Moreover, women are often each other’s worst enemies; Ashley Judd noted that many of her tormentors were female. “That women are joining in the ongoing disassembling of my appearance is salient,” Judd wrote. “Patriarchy is not men. Patriarchy is a system in which both women and men participate... This abnormal obsession with women’s faces and bodies has become so normal that we (I include myself at times—I absolutely fall for it still) have internalized patriarchy almost seamlessly. We are unable at times to identify ourselves as our own denigrating abusers, or as abusing other girls and women.”
In recent days, Samantha “don’t-hate-me-because-I’m-beautiful” Brick joined the debate with an article about the advantages and disadvantages of being attractive, which included retaliation from other women. Her piece touched off an international furor, complete with a fusillade of sniping that neatly illustrated her point that good-looking people are trashed for having an unfair advantage even if they admit to it.
Brick said she’s looking forward to aging out of the period when strangers sent her free bottles of champagne, because her looks provoked so much envy from other women. But most women disagree. For women, good looks are power. Social science has only confirmed their assumption, bombarding us with research and polling data showing that beauty gets rewarded with everything from higher pay to the attribution of positive character traits.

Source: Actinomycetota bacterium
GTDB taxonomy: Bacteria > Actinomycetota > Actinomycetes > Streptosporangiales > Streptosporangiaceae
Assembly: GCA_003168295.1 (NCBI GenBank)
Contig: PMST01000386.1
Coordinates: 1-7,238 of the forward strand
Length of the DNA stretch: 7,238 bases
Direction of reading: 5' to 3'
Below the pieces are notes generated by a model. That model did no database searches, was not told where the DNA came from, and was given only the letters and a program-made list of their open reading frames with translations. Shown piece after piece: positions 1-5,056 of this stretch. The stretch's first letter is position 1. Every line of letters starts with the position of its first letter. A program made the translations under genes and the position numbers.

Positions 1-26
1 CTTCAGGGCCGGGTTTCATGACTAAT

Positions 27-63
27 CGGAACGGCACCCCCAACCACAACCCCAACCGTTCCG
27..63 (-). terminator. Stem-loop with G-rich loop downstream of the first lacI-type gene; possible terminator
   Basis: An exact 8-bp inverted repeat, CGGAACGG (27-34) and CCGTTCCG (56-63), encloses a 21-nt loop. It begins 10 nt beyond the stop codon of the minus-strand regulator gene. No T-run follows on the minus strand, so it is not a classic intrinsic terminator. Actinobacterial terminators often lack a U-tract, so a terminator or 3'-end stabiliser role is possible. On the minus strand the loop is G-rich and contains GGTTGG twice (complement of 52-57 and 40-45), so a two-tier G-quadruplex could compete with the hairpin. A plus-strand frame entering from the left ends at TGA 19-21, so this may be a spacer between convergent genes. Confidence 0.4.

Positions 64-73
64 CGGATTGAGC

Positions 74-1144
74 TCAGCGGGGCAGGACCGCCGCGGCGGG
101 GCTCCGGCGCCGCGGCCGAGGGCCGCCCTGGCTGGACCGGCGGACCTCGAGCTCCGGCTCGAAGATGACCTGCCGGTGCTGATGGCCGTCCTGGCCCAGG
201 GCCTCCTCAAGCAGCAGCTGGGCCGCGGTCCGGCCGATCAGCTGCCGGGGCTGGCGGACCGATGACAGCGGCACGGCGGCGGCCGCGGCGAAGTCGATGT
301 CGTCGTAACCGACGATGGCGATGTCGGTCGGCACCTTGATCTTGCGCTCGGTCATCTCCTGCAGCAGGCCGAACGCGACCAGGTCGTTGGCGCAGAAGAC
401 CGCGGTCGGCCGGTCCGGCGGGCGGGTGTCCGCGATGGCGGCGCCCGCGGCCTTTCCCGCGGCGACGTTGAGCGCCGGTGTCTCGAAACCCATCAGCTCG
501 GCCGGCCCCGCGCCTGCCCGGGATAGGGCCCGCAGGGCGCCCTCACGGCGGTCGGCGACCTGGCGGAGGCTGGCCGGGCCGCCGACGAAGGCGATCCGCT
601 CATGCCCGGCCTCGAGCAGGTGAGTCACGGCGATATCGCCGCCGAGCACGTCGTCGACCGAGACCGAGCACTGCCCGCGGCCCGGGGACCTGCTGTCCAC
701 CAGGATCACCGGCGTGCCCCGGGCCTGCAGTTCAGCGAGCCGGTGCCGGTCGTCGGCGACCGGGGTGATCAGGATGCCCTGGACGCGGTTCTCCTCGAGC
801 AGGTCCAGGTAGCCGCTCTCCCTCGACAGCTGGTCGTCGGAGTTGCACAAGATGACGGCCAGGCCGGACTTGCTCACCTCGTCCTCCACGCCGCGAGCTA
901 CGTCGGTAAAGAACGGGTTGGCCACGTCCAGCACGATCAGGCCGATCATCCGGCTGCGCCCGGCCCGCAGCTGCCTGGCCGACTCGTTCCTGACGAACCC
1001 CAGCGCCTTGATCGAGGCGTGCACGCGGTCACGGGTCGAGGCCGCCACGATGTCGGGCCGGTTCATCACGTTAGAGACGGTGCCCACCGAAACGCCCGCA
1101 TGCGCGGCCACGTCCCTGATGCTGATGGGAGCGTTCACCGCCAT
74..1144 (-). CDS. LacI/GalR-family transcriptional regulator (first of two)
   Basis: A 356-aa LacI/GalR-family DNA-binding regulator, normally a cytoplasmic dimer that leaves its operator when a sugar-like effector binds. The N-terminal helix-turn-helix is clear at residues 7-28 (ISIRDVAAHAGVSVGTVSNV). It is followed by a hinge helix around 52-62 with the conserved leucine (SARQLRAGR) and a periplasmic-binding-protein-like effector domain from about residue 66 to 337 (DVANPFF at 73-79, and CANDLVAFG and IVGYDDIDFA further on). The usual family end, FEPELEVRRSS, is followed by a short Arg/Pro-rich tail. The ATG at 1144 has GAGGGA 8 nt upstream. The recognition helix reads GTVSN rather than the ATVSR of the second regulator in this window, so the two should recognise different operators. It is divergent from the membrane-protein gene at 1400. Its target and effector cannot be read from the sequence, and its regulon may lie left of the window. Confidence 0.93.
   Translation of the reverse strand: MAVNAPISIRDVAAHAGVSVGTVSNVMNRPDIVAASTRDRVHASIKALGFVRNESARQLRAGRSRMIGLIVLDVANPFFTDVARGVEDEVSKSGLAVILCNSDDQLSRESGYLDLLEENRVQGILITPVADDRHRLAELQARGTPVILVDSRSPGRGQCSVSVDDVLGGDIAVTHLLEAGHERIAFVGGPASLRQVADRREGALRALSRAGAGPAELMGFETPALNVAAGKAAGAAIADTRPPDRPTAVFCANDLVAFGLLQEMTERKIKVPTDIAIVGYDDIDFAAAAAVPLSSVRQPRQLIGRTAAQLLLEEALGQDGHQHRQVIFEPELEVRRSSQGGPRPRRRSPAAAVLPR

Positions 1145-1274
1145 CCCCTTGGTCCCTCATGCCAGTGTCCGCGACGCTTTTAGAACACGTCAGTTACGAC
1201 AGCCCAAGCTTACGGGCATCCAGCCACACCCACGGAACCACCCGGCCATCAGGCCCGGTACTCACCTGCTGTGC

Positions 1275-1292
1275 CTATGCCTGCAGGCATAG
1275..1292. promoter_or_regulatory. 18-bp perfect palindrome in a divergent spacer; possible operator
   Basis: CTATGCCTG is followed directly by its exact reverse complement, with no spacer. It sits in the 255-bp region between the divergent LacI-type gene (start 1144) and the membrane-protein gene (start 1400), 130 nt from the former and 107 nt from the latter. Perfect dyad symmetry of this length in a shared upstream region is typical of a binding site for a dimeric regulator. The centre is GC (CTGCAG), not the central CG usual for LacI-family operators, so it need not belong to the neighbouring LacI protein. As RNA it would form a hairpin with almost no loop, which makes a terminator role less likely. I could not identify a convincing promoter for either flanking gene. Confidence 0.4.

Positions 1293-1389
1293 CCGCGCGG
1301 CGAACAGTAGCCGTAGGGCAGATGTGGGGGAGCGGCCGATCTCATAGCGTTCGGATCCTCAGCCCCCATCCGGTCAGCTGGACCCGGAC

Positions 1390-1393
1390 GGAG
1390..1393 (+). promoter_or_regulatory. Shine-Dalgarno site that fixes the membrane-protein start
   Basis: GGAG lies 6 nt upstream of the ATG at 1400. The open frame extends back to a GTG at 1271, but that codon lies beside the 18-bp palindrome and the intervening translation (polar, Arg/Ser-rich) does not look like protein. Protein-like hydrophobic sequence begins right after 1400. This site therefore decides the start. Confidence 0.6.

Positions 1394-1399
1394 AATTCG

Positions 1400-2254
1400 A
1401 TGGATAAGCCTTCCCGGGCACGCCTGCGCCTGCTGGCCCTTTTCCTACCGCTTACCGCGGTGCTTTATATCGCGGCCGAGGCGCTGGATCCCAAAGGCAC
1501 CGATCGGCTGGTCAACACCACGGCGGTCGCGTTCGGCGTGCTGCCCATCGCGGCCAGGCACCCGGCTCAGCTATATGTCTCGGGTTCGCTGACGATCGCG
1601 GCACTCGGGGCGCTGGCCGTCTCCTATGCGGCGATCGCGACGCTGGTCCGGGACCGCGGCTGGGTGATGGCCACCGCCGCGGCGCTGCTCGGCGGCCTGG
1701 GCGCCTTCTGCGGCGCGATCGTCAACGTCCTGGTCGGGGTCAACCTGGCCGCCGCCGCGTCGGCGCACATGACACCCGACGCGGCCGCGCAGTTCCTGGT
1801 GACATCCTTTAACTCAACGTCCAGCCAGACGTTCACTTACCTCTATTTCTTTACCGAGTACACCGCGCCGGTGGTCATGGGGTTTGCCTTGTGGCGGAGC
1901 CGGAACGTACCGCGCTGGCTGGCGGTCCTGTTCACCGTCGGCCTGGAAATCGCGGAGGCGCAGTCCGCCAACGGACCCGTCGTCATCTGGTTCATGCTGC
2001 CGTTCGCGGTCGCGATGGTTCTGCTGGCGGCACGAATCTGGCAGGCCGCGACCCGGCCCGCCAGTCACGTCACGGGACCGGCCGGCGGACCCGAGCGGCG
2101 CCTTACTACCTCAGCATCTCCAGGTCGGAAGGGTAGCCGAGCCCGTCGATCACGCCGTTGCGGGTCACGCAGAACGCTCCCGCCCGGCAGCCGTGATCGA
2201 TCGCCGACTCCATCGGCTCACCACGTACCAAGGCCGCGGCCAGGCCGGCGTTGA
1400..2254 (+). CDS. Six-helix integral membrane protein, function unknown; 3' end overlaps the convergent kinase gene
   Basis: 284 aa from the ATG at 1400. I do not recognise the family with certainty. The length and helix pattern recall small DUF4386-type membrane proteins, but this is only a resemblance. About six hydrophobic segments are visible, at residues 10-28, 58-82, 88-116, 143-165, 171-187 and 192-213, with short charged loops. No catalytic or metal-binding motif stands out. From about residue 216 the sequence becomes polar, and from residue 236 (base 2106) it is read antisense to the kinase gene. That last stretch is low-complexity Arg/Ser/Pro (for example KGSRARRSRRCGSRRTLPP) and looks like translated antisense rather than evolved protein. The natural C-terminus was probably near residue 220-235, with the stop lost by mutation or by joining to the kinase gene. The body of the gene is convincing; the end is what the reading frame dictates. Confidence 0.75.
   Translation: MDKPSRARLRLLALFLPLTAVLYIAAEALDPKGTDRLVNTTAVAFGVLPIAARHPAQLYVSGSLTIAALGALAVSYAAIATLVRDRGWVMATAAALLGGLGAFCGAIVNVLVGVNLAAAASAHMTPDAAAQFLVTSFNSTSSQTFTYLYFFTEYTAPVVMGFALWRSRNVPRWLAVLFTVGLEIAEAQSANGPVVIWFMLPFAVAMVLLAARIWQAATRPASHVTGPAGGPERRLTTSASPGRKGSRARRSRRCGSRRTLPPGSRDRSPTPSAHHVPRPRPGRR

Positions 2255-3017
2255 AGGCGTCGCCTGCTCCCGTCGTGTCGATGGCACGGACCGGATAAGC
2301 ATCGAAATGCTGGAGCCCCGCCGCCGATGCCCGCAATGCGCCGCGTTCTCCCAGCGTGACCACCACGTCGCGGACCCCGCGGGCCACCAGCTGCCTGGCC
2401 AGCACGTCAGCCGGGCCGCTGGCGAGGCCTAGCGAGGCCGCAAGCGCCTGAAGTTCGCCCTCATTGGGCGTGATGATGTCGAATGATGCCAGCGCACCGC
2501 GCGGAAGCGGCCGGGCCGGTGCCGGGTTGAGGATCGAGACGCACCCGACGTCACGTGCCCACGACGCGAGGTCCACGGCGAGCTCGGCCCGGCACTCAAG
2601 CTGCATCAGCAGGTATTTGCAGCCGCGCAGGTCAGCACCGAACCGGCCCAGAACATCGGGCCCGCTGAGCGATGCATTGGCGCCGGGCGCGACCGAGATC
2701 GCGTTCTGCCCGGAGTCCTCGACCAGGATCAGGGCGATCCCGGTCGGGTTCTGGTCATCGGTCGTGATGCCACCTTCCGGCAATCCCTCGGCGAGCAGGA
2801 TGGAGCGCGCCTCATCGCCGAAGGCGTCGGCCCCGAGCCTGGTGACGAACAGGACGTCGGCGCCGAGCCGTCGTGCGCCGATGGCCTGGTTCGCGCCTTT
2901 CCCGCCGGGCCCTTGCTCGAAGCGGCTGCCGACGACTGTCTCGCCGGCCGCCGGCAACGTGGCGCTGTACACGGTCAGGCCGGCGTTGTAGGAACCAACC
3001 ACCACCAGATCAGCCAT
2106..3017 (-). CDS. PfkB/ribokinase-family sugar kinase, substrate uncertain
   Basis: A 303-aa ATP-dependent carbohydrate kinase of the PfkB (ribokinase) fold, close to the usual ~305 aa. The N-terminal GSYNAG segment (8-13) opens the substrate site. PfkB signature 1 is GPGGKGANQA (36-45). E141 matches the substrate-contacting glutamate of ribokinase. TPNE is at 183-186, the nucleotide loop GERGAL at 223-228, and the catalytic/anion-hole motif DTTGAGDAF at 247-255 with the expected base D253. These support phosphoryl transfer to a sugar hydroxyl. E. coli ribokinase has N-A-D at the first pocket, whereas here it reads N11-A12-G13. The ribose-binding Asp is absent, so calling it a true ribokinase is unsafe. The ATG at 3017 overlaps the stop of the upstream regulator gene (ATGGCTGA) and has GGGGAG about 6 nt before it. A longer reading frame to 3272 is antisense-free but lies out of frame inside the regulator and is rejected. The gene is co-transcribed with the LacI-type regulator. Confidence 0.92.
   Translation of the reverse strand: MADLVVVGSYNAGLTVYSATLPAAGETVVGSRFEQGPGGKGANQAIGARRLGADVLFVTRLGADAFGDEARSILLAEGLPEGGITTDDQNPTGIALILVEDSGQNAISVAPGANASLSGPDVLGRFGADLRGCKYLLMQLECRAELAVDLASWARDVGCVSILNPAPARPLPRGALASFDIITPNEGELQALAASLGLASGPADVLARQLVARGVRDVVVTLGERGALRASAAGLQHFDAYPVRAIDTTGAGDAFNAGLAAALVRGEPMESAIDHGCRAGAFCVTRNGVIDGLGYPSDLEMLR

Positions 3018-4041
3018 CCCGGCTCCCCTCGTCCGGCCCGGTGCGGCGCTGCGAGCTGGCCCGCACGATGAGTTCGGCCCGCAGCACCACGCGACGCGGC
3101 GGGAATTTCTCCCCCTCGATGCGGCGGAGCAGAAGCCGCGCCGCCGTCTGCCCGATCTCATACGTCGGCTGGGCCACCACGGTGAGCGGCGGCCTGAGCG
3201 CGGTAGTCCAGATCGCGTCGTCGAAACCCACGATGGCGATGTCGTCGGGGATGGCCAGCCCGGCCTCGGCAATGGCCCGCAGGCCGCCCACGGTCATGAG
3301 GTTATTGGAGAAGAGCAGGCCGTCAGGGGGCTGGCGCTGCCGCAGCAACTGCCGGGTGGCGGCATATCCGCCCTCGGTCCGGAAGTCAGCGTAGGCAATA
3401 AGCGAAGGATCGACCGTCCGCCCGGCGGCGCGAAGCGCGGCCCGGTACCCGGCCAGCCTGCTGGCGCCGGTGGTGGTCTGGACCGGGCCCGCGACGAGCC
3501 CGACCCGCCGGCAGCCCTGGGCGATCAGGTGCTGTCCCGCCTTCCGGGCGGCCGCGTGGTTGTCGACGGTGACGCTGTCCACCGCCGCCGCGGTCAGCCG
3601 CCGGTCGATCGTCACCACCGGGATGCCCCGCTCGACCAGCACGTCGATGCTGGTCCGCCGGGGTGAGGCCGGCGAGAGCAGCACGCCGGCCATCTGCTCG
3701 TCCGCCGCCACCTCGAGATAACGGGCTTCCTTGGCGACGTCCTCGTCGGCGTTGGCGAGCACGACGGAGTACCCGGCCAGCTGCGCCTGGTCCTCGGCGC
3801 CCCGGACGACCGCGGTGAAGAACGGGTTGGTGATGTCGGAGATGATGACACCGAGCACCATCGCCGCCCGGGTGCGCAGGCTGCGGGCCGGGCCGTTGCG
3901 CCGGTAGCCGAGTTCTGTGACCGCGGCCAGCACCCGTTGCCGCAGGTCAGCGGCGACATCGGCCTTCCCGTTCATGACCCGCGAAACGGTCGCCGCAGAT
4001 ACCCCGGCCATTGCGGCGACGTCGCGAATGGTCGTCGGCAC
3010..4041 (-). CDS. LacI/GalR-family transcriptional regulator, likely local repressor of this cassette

No surprise then, that a recent survey of women aged 18-25 found that 41 percent would prefer having large breasts to having high intelligence, and more than a quarter of those who responded said they would trade their IQs for bigger breasts.
A lot of women now act upon such yearnings. Americans spent nearly $10 billion on cosmetic procedures last year, with more than 9 million surgical and non-surgical procedures performed in the United States alone. Breast augmentation led the list of the top five surgical procedures for women, followed by liposuction, tummy tucks, breast lifts, and eyelid surgery. Among non-surgical options, Botox ranked as the most popular.
If it’s below freezing and your house is cold, a D-cup won’t do you much good.